With his huge success in ‘Crouching Tiger, Hidden Dragon’, Chow Yun Fat seems to have finally made the precarious leap from cult actor (in the west) to genuine star of the near future. Of course, Hong Kong film fans have long held the screen legend in high esteem and he still commands sizeable chunks of tabloid space in the local press even though he is currently concentrating his efforts on Hollywood. Some who are just noticing the ability of Chow Yun Fat through his current popularity are digging into his back-catalogue and naturally picking out the very famous collaborations with John Woo – a director who has made the transition to Hollywood supremo within the space of a few films. However, it is certainly to be noted that, for a real appreciation of Chow Yun Fat’s abilities, the prospective viewer needs to also look outside of the John Woo and even Ringo Lam connections. ‘Hong Kong 1941’ is a film that deserves the same attention as some of Chow’s more widely known performances and is further proof that his acting prowess didn’t just start with ‘A Better Tomorrow’.
Chow plays a wanderer who arrives in Hong Kong after journeying down from the north and finding access out of the troubled country impossible. Hong Kong is in a state of civil unrest and the tensions are further heightened when the Japanese do actually invade and enforce their cruel grip on the land. Within this chaos, Chow befriends a local coolie (Man) after an initial misunderstanding and the two decide that their best chance of surviving the surrounding turmoil is to stick together. This new found friendship is put under analysis when the pair both fall in love with a terminally ill girl (Yip) who values both of their attention. Whatever discomfort this at first brings is soon pushed to one side as the trio form a strong bond and manage to scrape together a reasonable day to day existence. So far, the chaos has rumbled under the surface and the Japanese, although having invaded, have not gained full control of the town. This havoc explodes when the Japanese exert their influence on the locals and all are forced to kowtow to these vicious oppressors. Chow perceives that the only way to get out of this hellish environment is to work for the Japanese and hope that his constant submission will gain him the three passports he needs to get himself and his two friends out of Hong Kong. There soon comes a point, though, when Chow’s loyalties and his apparent co-operation under the Japanese yoke are severely tested and he realises that the three friends need to risk everything to escape the Hong Kong powderkeg.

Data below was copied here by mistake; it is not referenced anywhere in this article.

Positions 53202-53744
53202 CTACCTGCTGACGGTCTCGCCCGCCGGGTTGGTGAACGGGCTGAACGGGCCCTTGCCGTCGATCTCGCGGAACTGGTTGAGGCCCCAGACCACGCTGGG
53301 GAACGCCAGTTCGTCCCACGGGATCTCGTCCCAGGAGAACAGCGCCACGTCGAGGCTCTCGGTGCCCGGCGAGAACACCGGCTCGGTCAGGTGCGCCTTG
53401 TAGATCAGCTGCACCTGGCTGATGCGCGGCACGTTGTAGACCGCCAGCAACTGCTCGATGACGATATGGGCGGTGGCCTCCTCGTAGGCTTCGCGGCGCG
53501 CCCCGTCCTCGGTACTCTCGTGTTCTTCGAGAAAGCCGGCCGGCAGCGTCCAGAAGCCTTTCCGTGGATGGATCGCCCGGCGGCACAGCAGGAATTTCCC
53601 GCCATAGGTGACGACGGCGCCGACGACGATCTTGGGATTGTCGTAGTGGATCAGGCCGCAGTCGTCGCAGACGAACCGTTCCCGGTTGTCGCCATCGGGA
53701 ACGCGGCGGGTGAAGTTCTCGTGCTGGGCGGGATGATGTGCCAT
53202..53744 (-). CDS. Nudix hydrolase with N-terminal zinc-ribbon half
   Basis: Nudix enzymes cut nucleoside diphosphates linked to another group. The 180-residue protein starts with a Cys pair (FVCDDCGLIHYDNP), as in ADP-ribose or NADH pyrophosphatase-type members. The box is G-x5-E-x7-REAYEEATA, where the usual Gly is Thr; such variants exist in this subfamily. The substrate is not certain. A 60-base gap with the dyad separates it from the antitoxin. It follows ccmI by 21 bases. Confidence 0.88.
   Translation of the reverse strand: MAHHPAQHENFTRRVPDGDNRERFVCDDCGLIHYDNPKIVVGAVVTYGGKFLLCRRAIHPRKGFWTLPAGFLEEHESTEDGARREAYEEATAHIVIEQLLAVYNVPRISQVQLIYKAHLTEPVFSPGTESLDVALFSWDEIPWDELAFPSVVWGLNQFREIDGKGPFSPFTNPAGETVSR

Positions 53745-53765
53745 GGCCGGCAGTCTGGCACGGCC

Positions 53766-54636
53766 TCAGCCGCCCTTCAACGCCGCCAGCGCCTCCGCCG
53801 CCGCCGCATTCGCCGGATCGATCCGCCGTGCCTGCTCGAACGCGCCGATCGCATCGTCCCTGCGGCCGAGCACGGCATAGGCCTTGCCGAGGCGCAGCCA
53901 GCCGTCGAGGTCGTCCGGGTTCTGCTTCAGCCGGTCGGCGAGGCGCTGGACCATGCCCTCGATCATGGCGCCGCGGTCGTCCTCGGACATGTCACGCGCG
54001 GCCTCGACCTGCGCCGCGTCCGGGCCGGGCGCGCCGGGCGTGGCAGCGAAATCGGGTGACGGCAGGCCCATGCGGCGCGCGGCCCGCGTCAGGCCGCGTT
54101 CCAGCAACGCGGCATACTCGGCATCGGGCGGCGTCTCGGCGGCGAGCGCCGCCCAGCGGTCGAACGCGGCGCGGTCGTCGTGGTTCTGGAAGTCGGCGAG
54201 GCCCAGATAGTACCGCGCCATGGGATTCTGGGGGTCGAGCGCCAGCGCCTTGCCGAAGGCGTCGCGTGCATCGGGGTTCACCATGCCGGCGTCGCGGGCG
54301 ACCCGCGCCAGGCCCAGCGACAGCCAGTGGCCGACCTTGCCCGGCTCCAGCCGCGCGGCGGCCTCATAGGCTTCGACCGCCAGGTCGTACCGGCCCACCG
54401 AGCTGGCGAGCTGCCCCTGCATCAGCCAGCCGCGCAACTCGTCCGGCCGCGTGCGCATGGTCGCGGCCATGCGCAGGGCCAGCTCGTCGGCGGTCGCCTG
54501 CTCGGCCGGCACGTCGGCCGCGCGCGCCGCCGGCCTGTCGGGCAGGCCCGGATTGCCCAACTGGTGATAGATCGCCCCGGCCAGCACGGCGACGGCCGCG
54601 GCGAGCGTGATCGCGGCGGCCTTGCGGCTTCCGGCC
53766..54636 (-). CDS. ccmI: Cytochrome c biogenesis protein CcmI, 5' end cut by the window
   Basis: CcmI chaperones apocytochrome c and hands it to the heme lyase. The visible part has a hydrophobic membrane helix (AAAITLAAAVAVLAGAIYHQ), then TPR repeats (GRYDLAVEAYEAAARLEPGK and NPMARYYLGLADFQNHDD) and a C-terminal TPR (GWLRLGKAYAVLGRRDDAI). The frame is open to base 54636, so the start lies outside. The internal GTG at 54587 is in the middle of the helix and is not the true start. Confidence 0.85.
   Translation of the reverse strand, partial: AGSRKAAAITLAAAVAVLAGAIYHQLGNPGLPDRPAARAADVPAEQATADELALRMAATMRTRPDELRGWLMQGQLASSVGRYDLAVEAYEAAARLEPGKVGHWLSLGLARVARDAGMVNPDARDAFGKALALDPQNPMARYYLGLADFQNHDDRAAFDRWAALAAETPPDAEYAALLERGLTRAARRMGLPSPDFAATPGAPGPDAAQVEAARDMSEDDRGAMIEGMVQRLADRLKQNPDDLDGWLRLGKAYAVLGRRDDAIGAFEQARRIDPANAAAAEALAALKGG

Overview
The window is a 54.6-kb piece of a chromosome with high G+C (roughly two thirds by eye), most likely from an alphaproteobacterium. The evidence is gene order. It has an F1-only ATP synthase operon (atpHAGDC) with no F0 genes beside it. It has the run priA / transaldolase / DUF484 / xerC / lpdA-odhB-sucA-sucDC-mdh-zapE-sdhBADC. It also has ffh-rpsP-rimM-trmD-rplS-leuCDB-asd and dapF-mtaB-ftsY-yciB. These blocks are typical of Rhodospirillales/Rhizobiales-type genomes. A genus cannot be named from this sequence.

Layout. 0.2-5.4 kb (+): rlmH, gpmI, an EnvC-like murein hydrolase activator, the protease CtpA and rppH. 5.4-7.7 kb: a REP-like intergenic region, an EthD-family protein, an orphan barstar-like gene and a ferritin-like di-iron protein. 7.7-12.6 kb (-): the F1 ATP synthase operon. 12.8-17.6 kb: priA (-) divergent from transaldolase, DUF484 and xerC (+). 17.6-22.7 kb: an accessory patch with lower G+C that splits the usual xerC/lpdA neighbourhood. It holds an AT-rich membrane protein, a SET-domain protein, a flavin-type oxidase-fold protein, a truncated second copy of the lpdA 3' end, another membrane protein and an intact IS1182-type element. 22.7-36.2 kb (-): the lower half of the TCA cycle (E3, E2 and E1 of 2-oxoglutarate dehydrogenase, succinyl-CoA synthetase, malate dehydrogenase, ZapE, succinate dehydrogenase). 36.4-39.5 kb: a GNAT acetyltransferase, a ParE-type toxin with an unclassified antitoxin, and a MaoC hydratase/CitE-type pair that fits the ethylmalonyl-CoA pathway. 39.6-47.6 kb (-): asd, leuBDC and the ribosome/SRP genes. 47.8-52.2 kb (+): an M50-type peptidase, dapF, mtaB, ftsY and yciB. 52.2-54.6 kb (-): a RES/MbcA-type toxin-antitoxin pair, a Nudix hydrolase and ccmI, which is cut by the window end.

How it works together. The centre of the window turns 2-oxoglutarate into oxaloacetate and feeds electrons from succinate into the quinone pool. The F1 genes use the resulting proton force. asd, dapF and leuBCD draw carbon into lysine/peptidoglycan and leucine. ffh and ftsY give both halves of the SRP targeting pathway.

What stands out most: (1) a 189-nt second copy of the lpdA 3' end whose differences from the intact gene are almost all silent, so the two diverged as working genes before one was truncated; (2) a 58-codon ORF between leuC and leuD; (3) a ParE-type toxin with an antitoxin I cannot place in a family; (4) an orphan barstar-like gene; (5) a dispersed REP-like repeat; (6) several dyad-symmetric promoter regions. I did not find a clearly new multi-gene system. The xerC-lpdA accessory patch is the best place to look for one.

‘Hong Kong 1941’ is a powerful and moving study of the effects of war on the ordinary person and the strains of such pressure on any friendship. The film’s strength is the way that the tension gradually builds up; the opening thirty minutes gives hints of the civil unrest, but also focuses on the innocent pleasures that the three friends enjoy together – then the real force of the film kicks in. This slow increase in the film’s power and the relative calm of the opening half-hour means that the closing twenty minutes is not only absorbing, but also nerve-jangling. Credit for this must go to director Leung Po-Chi who orchestrates this frightening depiction of 1941 Hong Kong with an immense amount of control and allows the characters to breathe within the narrative. Chow Yun Fat is excellent in the lead role, combining an inner-confidence with a real depth of sensitivity and Cecilia Yip garners audience sympathy in her difficult role. The main plaudit though should go to Alex Man who gives the performance of his career; it’s sad that in later years he would very rarely be given such a well-developed character to take control of. Man is all masculine bravado and exterior strength, but underneath the audience can clearly see the inner-pain he feels in the traumatic situations he finds himself in. This subtlety of character is one of the film’s strongest points and is yet another reason why this film deserves to be a definite recommendation. ‘Hong Kong 1941’ was critically acclaimed in its year of release and was nominated for numerous awards – the 17 years since it was made have done nothing to strip away the undoubted power of this film. Highly recommended.